High temperature hydrothermal activity was first observed 30 years ago in the modern oceans where hot springs are precipitating sulfide-sulfate-silica mounds and columnar edifices (" chimneys??) of calcium, barium, iron, copper, zinc, lead, silver and gold with other minor elements. Hydrothermal fields are now known in several major geodynamic settings (slow and fast spreading ridges, back-arc basins, arcs, and fore arcs) and associated with various types of basement rocks (basalt, andesite and dacite volcanic; sediment; and ultramafic intrusions from the mantle). According to their geodynamic setting and the composition of the basement rocks, hydrothermal sulfide deposits can be divided in five major types:

  1. Mid ocean ridges + basalt = oceanic crust type;

  2. Slow spreading ridges + ultramafic rocks = mantle type;

  3. Arc or immature back-arc + felsic lava = Back-arc type);

  4. Mid-ocean ridge + sediments + basalt = sedimented ridge type; and

  5. Back-arc + continental sediments + felsic lava = sedimented back arc type.

Active sites are known at water depths from a few hundreds of meters to 4100 m. The mineral and chemical compositions of sulfides are strongly dependent on the basement rock composition, the degree of maturation of the deposit, the geodynamic setting and, in some cases, on the input of magmatic fluids. At another scale, the composition of fluids and sulfide mineralization is controlled by various physical and chemical processes. One important process, related to pressure and water depth, is phase separation. Modern hydrothermal fields provide insight into geological controls, as well as the mode of formation of Submarine Massive Sulfide (SMS) deposits. On fast spreading ridges, the discharge is unstable and the style of activity varies according to the relative importance of tectonic and volcanic activities. Axial hydrothermal fields are small; however, large sulfide deposits can be formed on off-axial volcanoes. On slow spreading ridges, the hydrothermal activity is more stable and better focused. Hydrothermal fields are much larger than on fast spreading ridges but the spacing between fields is greater. Geological controls are variable: the top of the axial volcanoes where the control is volcanic is one control, but also the base and the top of the rift valley walls, as well as non-transform discontinuities where the control is tectonic and basement rocks often dominated by ultramafic rocks. Back-arc hydrothermal fields also vary depending on the importance of tectonic versus volcanic activity. The style of the discharge and the morphology of mineralization are influenced by the strong permeability of the felsic, vesicular and brecciated lava. Discharge occurs often as extensive (>1km) low temperature deposits at the top of the volcaniclastic ridges. The first observations of black smokers led to the understanding that the SMS deposits were formed primarily by accumulations of chimneys on the oceanic floor.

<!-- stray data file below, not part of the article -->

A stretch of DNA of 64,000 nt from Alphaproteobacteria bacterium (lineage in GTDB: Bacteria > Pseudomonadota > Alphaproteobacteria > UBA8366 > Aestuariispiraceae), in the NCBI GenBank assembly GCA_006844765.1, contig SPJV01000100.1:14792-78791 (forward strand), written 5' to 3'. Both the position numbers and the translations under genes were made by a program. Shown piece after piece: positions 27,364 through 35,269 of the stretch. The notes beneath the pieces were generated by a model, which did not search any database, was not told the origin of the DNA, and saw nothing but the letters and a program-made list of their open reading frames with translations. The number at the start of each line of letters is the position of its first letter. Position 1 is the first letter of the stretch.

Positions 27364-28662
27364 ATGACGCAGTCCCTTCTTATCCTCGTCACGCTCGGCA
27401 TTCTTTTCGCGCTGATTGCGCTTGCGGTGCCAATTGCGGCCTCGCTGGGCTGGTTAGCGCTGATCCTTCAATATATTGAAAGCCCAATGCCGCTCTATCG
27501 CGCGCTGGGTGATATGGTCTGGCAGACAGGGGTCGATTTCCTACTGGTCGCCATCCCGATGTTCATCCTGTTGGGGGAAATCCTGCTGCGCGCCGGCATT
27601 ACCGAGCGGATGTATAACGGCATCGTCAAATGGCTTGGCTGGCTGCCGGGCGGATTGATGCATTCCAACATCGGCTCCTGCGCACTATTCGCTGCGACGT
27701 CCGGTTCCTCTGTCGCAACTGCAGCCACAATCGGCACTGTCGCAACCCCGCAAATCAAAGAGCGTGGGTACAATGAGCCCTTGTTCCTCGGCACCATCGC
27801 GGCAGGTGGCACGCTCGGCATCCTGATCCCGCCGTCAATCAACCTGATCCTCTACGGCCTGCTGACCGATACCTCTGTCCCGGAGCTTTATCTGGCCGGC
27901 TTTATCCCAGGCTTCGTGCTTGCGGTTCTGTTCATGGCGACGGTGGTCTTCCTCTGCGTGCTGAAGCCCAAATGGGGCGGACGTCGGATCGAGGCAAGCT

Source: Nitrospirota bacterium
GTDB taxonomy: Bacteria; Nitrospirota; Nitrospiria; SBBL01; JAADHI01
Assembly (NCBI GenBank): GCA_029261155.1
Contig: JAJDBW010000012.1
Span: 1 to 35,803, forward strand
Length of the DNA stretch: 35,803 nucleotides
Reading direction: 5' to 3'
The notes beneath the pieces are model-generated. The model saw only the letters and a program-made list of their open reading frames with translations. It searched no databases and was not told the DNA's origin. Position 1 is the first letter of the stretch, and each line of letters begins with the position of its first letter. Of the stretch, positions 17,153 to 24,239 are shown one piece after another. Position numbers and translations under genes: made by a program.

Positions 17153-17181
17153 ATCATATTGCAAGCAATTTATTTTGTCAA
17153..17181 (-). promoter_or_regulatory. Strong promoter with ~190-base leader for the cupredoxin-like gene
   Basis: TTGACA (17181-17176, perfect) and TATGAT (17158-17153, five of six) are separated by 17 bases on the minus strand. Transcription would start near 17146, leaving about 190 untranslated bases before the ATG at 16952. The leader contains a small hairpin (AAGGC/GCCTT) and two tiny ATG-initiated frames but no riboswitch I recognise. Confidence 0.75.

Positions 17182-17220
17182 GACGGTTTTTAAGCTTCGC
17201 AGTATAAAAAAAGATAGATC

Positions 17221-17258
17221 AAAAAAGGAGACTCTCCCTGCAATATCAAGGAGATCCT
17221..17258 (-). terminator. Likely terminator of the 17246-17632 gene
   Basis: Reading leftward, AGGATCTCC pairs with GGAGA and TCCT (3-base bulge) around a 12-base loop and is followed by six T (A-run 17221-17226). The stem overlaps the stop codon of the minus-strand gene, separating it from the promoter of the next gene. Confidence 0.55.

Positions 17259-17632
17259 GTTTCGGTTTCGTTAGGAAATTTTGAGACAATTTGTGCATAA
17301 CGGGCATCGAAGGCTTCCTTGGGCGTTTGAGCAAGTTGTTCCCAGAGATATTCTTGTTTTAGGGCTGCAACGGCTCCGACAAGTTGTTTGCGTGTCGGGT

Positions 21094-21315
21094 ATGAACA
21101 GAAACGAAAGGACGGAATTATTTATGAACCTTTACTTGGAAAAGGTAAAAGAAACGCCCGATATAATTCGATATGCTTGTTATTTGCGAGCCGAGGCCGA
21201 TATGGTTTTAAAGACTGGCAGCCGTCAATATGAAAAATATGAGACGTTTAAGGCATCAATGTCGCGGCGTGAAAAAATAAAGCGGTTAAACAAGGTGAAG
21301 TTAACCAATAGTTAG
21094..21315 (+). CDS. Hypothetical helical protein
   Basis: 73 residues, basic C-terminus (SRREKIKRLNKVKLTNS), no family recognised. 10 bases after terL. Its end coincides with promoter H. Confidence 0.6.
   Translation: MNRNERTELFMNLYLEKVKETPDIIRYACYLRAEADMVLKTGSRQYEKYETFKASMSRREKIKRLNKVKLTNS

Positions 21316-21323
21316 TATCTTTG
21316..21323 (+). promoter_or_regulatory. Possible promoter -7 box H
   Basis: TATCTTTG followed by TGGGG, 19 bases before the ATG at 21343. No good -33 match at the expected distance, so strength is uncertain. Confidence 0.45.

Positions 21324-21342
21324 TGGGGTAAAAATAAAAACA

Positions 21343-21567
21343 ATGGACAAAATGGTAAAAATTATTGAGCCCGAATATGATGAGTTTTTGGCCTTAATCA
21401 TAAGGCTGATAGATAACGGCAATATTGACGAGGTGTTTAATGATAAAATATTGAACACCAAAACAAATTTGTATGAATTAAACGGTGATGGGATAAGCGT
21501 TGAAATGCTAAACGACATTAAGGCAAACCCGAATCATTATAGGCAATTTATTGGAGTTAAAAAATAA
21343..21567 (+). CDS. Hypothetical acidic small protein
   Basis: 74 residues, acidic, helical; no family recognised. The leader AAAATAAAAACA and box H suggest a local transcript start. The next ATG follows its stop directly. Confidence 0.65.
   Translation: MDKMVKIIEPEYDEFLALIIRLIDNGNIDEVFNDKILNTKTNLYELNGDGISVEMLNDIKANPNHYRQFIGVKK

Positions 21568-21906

The most recent investigations, and in particular operations of the Ocean Drilling Program showed that they are formed by three principal processes:

  1. Accumulations of chimneys on the seafloor;

  2. sulfate and sulfide precipitates within the mound; and

  3. Replacement of basement rocks (volcanic, ultramafic rocks or sediments). The morphology of mineralization is controlled by the permeability of basement rocks. In the more mature mounds, zone refining processes produces a mineral and chemical zonation of the sulfide mounds.

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